Today millions of children in European countries such as France and Poland returned to school — some with face masks — as the global COVID-19 total topped the 25.5 million mark.
The pandemic total rose to 25,579,140 cases, and 852,561 people have died from their infections, according to the Johns Hopkins online dashboard.
School reopens in parts of Europe
Along with France and Poland, Russian children also returned to school with safeguards in place. President Vladimir Putin in a nationally televised address urged students to follow virus safety rules, Reuters reported. In Moscow, the country’s main hot spot, teachers must wear masks if they can’t keep a safe distance from children.
Meanwhile, recent COVID-19 developments have pushed some countries to shift their school reopening plans. Greece postponed its reopening by a week to September 14, due to a rise in cases, mainly in the capital Athens and island tourist destinations. A government spokesperson said the delay helps families returning to big cities spend time at home before children return to school. Mask use will be mandatory in Greek schools.
In a related development, countries in the World Health Organization (WHO) European region recently met to discuss schooling during the pandemic and issued a joint statement yesterday. They acknowledged that school closures can have a profound effect on children’s health and well-being and that vulnerable children, including those with health conditions and disabilities, carry the heaviest burden of the closures, which include challenges with distance learning.
The group agreed that there are ways to reduce the risk of COVID-19 spread in school settings, but it’s realistic to have online learning plans in case temporary closures are needed. They also agreed to deliver a feasible and realistic framework for managing school reopening.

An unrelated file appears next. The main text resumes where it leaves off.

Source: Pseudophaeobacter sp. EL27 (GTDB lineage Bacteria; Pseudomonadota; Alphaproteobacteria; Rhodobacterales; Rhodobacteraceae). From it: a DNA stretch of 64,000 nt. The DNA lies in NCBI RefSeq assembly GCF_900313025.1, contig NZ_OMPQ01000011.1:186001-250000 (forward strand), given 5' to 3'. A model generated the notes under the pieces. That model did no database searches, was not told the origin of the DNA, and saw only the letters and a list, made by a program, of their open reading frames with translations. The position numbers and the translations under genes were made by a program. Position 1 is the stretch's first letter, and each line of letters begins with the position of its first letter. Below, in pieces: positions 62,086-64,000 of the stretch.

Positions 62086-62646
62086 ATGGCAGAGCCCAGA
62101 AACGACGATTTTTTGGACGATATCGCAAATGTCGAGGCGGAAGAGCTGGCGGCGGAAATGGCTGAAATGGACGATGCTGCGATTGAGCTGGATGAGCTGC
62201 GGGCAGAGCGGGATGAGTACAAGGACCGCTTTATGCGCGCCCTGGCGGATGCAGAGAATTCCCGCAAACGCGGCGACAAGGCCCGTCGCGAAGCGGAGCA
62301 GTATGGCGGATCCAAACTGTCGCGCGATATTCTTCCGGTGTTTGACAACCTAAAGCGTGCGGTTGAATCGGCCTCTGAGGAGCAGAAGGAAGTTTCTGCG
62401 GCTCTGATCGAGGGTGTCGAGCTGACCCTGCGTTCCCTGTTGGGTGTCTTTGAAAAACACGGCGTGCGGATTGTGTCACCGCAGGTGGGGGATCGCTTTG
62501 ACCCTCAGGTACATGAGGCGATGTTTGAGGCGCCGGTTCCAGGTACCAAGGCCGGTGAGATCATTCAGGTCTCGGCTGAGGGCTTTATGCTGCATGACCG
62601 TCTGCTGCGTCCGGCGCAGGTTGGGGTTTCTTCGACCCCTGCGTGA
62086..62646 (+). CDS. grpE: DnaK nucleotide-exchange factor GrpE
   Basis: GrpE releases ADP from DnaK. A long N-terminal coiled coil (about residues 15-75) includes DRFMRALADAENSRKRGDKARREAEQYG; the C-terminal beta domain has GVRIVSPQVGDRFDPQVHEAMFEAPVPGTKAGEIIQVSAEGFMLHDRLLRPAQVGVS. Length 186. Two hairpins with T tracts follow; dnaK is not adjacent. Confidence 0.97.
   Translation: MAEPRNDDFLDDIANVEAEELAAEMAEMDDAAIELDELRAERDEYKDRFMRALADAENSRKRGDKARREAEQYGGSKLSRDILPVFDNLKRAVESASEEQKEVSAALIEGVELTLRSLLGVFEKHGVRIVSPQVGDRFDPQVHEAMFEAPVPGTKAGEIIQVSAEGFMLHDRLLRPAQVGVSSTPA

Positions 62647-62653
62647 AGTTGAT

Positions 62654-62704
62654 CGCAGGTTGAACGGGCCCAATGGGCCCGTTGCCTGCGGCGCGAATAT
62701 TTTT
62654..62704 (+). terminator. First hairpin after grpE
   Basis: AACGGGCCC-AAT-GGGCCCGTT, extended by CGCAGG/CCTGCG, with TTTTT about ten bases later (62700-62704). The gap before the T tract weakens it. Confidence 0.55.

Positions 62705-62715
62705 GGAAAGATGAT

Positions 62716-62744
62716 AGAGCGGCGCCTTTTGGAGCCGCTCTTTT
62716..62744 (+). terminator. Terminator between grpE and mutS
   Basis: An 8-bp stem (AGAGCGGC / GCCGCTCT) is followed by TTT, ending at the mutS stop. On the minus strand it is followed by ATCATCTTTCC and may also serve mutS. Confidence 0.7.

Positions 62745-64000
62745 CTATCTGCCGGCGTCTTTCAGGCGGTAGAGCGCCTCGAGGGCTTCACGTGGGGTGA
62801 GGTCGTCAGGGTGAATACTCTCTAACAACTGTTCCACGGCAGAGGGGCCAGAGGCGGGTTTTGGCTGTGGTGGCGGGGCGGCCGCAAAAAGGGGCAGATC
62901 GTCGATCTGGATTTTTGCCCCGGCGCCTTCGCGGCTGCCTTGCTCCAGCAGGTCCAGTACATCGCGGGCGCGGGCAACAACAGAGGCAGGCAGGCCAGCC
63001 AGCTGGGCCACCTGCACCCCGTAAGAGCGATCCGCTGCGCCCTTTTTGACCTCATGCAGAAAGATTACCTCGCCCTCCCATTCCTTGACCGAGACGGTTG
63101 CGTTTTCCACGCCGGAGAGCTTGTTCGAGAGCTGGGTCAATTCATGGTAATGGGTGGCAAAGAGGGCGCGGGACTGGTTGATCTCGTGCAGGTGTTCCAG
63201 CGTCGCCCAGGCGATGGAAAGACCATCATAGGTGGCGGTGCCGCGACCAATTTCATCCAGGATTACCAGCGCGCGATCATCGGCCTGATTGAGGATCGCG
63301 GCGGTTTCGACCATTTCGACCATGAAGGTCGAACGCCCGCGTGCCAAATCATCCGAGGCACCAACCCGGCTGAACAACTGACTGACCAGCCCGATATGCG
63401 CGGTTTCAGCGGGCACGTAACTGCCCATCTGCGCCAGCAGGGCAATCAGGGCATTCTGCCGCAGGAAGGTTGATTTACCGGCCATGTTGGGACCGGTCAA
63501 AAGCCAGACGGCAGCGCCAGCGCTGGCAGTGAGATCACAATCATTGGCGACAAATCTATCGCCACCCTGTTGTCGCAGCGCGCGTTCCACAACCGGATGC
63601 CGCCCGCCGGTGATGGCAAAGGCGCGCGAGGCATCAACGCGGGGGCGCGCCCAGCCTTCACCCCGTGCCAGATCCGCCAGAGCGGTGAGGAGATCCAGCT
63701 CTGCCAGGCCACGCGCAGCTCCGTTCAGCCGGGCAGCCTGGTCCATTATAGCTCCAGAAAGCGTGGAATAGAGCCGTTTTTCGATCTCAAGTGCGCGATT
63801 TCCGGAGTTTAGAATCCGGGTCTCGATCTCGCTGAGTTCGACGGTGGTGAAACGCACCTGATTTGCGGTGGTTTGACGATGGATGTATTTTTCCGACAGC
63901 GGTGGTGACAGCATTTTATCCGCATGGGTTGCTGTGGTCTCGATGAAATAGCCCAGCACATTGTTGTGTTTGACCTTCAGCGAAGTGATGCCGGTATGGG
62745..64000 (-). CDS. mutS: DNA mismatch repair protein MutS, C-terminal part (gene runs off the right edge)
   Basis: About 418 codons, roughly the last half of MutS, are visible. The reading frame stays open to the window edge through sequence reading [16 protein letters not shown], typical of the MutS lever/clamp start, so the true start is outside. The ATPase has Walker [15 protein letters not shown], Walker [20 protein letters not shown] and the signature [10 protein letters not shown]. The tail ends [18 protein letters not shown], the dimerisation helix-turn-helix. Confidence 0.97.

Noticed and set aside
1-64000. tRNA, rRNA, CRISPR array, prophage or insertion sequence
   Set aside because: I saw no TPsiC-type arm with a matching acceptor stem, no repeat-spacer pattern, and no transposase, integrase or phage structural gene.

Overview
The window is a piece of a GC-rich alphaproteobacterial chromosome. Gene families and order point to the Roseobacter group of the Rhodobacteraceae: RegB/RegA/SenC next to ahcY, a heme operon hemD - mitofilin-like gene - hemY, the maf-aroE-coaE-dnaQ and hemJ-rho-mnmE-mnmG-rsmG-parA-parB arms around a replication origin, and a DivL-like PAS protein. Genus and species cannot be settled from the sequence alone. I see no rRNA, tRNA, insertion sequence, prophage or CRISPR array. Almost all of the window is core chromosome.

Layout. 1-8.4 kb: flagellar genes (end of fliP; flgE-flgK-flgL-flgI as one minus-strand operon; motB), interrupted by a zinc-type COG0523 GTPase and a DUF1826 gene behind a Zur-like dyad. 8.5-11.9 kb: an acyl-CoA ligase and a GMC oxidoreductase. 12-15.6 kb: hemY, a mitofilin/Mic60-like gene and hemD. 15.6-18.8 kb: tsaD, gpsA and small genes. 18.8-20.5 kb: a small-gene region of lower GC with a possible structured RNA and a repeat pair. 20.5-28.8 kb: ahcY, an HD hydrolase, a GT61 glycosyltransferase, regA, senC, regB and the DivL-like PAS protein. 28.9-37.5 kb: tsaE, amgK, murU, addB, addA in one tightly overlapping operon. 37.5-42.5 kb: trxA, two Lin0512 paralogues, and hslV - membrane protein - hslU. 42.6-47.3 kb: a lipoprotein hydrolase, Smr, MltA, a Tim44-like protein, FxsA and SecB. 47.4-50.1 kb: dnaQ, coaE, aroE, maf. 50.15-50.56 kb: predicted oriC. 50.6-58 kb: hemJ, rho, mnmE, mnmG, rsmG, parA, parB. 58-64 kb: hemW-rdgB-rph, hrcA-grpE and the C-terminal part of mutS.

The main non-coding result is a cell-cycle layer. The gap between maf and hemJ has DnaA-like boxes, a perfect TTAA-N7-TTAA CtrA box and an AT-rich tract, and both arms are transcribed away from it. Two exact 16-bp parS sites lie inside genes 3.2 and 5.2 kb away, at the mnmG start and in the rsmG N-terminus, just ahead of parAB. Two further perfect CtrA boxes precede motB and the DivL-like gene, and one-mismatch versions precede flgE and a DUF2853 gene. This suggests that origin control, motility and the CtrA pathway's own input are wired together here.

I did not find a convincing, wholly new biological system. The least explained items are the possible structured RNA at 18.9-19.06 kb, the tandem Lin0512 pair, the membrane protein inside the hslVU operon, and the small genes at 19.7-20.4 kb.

Japan joins COVAX, US takes a pass
Japan today said it would participate in the WHO’s COVAX Facility, a tool that pairs pooling the risk of supporting vaccine development with securing vaccine doses for countries equitably and at reasonable prices. Countries had until yesterday to confirm their intent to join.
It’s not clear if Japan will use COVAX to acquire vaccine doses, as it recently announced a plan to acquire 521 million doses from 5 different vaccines.
A number of developed countries are pursuing their own unilateral vaccine deals with companies, and the United States today signaled that it won’t join the WHO-led COVAX effort, the Washington Post reported.
Canada yesterday said it had reached an initial agreement with Novavax and Johnson & Johnson to buy doses of their candidate COVID-19 vaccines, according to Reuters. The country had previously announced similar agreements with Pfizer, Moderna, and AstraZeneca, securing at least 88 million doses with the option to order more.
Yesterday the European Commission announced that it joined COVAX with a $400 million contribution. The next COVAX deadline is September 18, when countries need to make financial commitments. The program has nine candidate vaccines its portfolio with a goal of delivering at least 2 billion doses by the end of 2021.
In other global COVID developments:
- In Ethiopia, a rapid rise in cases over the past few weeks is gravely concerning, the WHO’s African regional office said in its weekly outbreaks and health emergencies report The main hot spot is Addis Ababa, and since last half of August, the country has reported about 10,000 cases a week. A rising number of hospitalizations threatens to overload the country’s health system, already overburdened from juggling several other health threats. Other concerns include COVID-19 spread in refugee camps and backlogged lab testing results.
- Hong Kong today launched mass testing in an effort led by the mainland, but some activists are urging a boycott, casting the effort as a political charged move. Hong Kong recently battled a third wave of COVID-19 activity.
The International Air Transport Association (IATA) today called on governments to work together urgently to reopen borders and reestablish global flights. In July, international air traffic was 91.9% below 2019 levels. It proposed a three-point plan to safety reopen borders, which includes developing COVID-19 testing measures to reduce the risk of imported cases.